Violence Against Women and Forgiveness

“In the U.S., a woman is beaten by her partner every 9 seconds.” This was the subject line of an email announcing tonight’s Take Back the Night rally at Seton Hall Law School to raise awareness and protest violence against women. Although I have seen the statistic many times and I cover domestic violence in my Family Law course, I am still shocked by the prevalence of domestic abuse. According to the U.S. Department of Justice, one-third of all female murder victims are killed by an intimate partner and the proportion of female murder victims killed by an intimate partner has been increasing in recent years.

As shocking and disturbing as these statistics are, I am actually more surprised by number of teenage girls who do not see domestic abuse for what it is—a crime. I am referring to (you guessed it) R & B singer Chris Brown’s attack on his girlfriend, pop star Rihanna. According to court documents, Brown shoved Rihanna’s head against a car window, then punched, bit, and choked her nearly to the point of unconsciousness. He also threatened to kill her. Although Brown has been charged with two felonies—assault and criminal threats—46% of teenagers in a recent survey said that Rihanna was responsible for the attack and 52% said that they were both responsible. Why do so many teens blame the victim?

Almost as disturbing were commentaries that teenage girls’ reactions to the attack were the result of forgiveness. According to some experts on adolescents, some girls had forgiven Brown, felt bad for him because his own mother had been the victim of domestic violence, and did not want to judge him. To me, it sounds like they are excusing Brown’s behavior. That is not forgiveness. In the last twenty years, researchers in different disciplines have explored the meaning of forgiveness. Although they may disagree on when forgiveness is desirable and whether individuals can be taught to forgive, they all agree that forgiveness does not mean condoning or excusing the wrongful behavior. Indeed, forgiveness requires recognition that one was unjustly injured. As the philosopher Joanna North has stated, forgiveness does not “wipe out the fact of wrong having been done.” Furthermore, forgiveness and justice are not mutually exclusive. In other words, one can forgive and still demand that the wrongdoer be punished for his criminal acts.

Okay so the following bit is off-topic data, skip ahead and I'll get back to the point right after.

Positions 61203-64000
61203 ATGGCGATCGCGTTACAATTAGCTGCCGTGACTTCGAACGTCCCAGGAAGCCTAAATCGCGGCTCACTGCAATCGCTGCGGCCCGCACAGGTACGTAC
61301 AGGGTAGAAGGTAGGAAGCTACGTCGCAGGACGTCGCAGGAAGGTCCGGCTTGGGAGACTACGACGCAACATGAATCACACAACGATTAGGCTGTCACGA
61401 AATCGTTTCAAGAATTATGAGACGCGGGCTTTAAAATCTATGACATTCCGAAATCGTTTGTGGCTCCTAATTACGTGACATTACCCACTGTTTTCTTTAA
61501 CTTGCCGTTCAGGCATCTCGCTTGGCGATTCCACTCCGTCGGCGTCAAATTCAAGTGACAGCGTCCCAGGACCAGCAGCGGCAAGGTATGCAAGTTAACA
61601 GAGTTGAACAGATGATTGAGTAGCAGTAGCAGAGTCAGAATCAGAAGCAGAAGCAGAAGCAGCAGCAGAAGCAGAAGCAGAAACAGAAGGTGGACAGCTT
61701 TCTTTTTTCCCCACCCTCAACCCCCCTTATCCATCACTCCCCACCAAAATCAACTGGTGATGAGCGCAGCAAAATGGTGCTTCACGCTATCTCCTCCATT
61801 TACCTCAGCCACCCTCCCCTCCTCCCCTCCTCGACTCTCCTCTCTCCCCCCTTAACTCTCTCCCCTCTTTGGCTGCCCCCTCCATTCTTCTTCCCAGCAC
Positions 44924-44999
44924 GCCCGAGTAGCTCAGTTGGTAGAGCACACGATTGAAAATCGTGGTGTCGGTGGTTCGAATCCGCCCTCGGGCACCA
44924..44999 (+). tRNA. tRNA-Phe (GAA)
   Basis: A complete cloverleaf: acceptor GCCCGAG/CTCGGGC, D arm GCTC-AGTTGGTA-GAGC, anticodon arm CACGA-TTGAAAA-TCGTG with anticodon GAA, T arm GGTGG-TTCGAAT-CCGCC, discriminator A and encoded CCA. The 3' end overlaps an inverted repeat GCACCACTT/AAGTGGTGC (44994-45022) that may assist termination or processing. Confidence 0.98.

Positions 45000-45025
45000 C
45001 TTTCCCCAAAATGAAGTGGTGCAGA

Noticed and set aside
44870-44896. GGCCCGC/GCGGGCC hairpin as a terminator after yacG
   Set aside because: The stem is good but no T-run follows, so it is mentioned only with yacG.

Today, tomorrow, and throughout the month of April (Sexual Assault Awareness Month), October (Domestic Violence Awareness Month), and the rest of the year, universities across the nation and worldwide will hold Take Back the Night rallies to raise awareness of violence against women. I hope organizers bring their message to high schools around the country. They need it.

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8 Responses

  1. A.W. says:

    Hey, i take violence against women seriously, but that “every 9 seconds” smells of the kind of bull that organizations feed us all the time to create extra urgency.

    It doesn’t pass the smell test.

  2. I am happy to say my teenager pulled down all her Chris Brown posters off her walls and took off his songs on her Ipod.. She did it on her own. There is never an acceptable excuse for abuse!

  3. A.W. says:


    *high five*

    I wish there were more parents like you.

  4. Lia says:

    I think the issue here may be that contemporary teenagers find themselves in a sort of paradoxical gender-sex dynamic.

    According to this dynamic, the genders are functionally equivalent. Males and females work in the same professions, they go to the same schools, and they contribute to society as thinkers and as agents. Both are valued as active societal participants. They are equal, despite indoctrinated differences in taste and demeanor.